Tacitus (Ann. 11.24): “In my own ancestors, the eldest of whom, Clausus, a Sabine by extraction, was made simultaneously a citizen and the head of a patrician house, I find encouragement to employ  the same policy in my administration, by transferring hither all true excellence, let it be found where it will. For I am not unaware that the Julii came to us from Alba, the Coruncanii from Camerium, the Porcii from Tusculum; that — not to scrutinize antiquity — members were drafted into the senate from Etruria, from Lucania, from the whole of Italy; and that finally Italy itself was extended to the Alps, in order that not individuals merely but countries and nationalities should form one body under the name of Romans…”

The influence of women and freedmen…

Dio Cassius (60.2.4): It was not these infirmities,  however, that caused the deterioration of Claudius so much as it was the freedmen and the women with whom he associated; for he, more conspicuously than any of his peers, was ruled by slaves and by women.

Claudius’ freedmen:

  • Narcissus: freedman secretary of correspondence to Claudius. Acquired 400 million sesterces and great political influence. Power weakened during the Messalina affair of 48 CE.
  • Gaius Julius Callistus: an influential freedman who took part in the conspiracy to assassinate Caligula in 41 CE; in charge of petitions under Claudius.
  • Marcus Antonius Pallas: freedman of Claudius’ mother, Antonia, and financial secretary under Claudius. Wealth, success, arrogance made him unpopular. Devoted to Agrippina (sister of Caligula), and rumoured to be her lover, he successfully championed her as Claudius’ new wife after downfall of Messalina. Under Pallas’ influence, Claudius promoted Agrippina’s son, future emperor Nero, ahead of his bio son, Britannicus. After his influenced waned, he was put to death by Nero in 62 CE.

The Messalina Affair (48 CE) — the marriage to Gaius Silius

  • Valeria Messalina = Claudius’ 3rd wife (married in 38 or 39 CE), great-granddaughter on both sides of Octavia (Aug.’s sister) and Mark Antony. Her children with Claudius: Octavia (b. 40 CE), Britannicus (b. 41 CE).
  • during the height of her power she arranged the destruction or exile of a number of prominent elite individuals including Caligula’s sister, Julia Livilla, and Seneca 
  • 48 CE: Claudius’ wife Messalina “married” a consul-designate named Gaius Silius (attempt to replace Claudius as emperor). Tacitus gives an extended account of the public wedding celebrations and Messalina’s downfall.
  • Messalina and Silius were both executed — as well as 8 of their associates (Suet. Claud. 26, 39; Tac. Ann. 11.28-38; Dio 60(61).31.5)
  • her children were both later murdered by Nero: Britannicus (55 CE), Octavia (then Nero’s wife, 62 CE).
  • She was denied the title of Augusta (Dio Cassius 60.12.5), and suffered damnatio memoriae (Tac. Ann. 11.38.3; Varner 2004: 96)

Tacitus (Ann. 11.31-32): But Messalina had never given voluptuousness a freer rein. Autumn was at the full, and she was celebrating a mimic vintage through the grounds of the house. Presses were being trodden, vats flowed; while, beside them, naked women were bounding like Bacchanals excited by sacrifice or delirium. She herself was there with dishevelled tresses and waving a thyrsus; at her side, Gaius Silius with an ivy crown, wearing the buskins and tossing his head, while around him rose the din of a wanton chorus. The tale runs that Vettius Valens, in some freak of humour, clambered into a tall tree, and to the question, “What did he spy?” answered: “A frightful storm over Ostia” — whether something of the kind was actually taking shape, or a chance-dropped word developed into a prophecy. [32] In the meanwhile, not rumour only but messengers were hurrying in from all quarters, charged with the news that Claudius knew all and was on the way, hot for revenge.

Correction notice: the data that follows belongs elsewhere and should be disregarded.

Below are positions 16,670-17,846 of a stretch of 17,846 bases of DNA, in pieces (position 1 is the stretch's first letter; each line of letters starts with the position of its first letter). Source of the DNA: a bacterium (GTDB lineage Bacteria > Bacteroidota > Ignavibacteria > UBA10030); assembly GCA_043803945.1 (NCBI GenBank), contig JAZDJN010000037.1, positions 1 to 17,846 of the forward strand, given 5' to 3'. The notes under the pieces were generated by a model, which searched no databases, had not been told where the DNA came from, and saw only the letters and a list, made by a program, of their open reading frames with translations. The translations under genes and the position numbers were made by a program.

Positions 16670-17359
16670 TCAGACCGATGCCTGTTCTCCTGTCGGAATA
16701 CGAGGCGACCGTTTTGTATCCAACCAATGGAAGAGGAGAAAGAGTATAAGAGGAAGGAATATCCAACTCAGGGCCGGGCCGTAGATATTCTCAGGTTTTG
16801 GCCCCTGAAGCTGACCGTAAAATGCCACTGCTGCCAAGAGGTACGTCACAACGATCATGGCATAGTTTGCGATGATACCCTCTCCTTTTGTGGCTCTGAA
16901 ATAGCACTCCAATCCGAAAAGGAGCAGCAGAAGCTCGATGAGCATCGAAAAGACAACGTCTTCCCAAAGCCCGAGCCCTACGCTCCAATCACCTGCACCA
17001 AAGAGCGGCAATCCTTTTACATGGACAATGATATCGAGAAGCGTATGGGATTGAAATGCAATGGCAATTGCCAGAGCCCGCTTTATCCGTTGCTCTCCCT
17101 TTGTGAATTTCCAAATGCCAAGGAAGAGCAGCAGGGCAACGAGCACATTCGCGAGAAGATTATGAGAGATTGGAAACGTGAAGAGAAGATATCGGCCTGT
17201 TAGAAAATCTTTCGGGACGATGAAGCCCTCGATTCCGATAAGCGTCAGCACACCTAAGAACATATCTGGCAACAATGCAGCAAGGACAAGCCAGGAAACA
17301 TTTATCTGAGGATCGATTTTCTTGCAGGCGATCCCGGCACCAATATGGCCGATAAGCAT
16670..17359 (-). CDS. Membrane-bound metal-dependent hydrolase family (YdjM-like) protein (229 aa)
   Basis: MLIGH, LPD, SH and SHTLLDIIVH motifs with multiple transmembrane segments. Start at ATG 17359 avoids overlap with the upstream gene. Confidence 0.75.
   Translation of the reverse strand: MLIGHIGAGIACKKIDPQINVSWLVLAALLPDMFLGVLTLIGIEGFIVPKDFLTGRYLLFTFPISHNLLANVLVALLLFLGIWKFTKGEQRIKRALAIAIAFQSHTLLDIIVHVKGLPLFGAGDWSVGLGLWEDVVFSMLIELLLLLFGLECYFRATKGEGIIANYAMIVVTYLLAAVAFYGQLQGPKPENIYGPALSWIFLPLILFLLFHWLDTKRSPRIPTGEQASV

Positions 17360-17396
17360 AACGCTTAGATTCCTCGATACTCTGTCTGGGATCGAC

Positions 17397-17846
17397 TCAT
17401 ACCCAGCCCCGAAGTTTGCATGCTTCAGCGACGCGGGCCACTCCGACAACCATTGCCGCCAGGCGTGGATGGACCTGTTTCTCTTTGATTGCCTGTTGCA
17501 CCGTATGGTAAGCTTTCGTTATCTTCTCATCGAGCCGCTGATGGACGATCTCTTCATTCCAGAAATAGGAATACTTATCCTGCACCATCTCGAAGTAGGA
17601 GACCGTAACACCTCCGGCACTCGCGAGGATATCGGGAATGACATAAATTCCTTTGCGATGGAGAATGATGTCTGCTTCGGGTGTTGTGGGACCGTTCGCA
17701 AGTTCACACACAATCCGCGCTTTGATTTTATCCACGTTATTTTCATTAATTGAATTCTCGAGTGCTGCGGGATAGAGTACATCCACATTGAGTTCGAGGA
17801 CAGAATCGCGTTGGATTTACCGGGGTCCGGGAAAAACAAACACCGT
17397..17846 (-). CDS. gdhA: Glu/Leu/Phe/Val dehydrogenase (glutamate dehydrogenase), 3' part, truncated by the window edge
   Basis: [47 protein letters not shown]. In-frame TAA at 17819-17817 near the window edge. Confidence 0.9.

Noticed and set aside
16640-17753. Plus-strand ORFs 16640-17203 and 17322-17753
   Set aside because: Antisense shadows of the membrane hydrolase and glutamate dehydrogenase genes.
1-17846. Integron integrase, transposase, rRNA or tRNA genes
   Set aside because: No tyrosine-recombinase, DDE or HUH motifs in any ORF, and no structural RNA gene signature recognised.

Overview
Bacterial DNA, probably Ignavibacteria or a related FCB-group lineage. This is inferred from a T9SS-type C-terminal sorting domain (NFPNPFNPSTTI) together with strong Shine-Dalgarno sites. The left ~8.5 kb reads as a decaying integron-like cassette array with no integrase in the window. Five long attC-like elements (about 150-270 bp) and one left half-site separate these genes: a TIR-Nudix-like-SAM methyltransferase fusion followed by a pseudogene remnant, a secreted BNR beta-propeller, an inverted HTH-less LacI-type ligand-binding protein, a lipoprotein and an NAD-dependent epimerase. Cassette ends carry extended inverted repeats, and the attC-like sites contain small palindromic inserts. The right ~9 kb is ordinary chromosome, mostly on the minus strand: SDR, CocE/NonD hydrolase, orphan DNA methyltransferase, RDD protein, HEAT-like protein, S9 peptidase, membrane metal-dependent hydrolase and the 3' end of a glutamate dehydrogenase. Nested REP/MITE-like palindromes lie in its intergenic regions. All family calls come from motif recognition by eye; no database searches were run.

Juvenal* (Satire 6.115-132): Then take a look at the rivals of the gods, listen to what Claudius put up with. When his wife [=Messalina] realised her husband was asleep, she would leave, with no more than a single maid as her escort. Preferring a mat to her bedroom in the Palace, she had the nerve to put on a nighttime hood, the whore-empress (meretrix Augusta). Like that, with a blonde wig hiding her black hair, she went inside a brothel reeking of ancient blankets to an empty cubicle—her very own. Then she stood there, naked and for sale, with her nipples gilded, under the trade name of “She-Wolf,” (lupa) putting on display the belly you came from, noble-born Britannicus. She welcomed her customers seductively as they came in and asked for their money. Later, when the pimp was already dismissing his girls, she left reluctantly, waiting till the last possible moment to shut her cubicle, still burning with her clitoris inflamed and stiff. She went away, exhausted by the men but not yet satisfied, and, a disgusting creature, with her cheeks filthy, dirty from the smoke of the lamp, she took back to the emperor’s couch the stench of the brothel.